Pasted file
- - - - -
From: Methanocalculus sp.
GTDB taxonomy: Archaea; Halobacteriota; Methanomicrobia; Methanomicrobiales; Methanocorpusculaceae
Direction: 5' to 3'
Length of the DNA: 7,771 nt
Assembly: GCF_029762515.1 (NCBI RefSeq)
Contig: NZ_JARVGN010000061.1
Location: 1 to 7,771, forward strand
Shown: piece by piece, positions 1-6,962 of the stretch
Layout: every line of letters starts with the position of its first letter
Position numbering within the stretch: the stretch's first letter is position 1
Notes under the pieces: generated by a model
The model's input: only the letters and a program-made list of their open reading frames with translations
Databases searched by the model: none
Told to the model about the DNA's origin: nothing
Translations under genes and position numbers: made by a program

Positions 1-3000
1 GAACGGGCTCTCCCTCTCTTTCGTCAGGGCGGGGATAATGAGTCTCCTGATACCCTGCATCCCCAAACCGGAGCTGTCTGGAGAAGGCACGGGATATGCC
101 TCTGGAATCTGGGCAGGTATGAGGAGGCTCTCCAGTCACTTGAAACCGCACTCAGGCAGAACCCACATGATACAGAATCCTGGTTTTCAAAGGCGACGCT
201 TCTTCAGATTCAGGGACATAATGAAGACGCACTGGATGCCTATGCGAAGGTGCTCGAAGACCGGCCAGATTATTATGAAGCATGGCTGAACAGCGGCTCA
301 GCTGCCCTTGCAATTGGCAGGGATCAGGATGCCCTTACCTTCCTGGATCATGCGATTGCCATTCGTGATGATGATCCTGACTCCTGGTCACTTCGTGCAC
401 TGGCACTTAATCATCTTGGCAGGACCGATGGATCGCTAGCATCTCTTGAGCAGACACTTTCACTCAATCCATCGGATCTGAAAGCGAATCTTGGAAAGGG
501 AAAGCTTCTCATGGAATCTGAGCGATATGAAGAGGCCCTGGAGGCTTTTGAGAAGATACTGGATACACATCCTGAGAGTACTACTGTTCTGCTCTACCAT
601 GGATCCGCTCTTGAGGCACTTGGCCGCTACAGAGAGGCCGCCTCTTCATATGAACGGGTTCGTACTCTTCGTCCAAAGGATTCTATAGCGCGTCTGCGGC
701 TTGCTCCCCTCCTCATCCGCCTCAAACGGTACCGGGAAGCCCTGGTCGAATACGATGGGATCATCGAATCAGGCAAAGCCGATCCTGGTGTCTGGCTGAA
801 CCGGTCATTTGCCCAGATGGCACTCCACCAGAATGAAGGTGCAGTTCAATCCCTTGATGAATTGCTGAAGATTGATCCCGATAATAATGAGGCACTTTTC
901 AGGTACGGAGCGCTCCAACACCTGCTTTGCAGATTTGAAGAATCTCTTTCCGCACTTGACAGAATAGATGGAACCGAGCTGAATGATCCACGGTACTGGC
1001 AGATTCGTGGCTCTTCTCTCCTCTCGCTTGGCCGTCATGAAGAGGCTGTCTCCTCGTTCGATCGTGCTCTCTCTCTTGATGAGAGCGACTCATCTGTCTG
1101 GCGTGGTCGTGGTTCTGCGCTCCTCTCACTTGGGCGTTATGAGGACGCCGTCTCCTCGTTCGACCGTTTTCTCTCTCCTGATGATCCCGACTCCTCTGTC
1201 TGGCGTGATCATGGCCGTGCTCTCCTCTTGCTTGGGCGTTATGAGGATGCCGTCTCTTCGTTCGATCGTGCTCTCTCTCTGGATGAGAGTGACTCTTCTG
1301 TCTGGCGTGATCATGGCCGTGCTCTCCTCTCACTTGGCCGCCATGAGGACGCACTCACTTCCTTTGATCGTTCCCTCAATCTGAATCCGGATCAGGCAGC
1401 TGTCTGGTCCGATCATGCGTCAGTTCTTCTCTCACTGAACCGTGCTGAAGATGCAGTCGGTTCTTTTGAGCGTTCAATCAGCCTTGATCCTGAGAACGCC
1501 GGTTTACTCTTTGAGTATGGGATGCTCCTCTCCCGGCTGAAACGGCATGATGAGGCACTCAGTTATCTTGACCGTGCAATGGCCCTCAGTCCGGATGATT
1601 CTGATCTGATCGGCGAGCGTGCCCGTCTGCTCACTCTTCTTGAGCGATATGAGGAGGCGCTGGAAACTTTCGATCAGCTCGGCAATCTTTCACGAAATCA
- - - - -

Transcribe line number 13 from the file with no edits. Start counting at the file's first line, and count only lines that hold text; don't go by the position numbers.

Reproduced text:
Databases searched by the model: none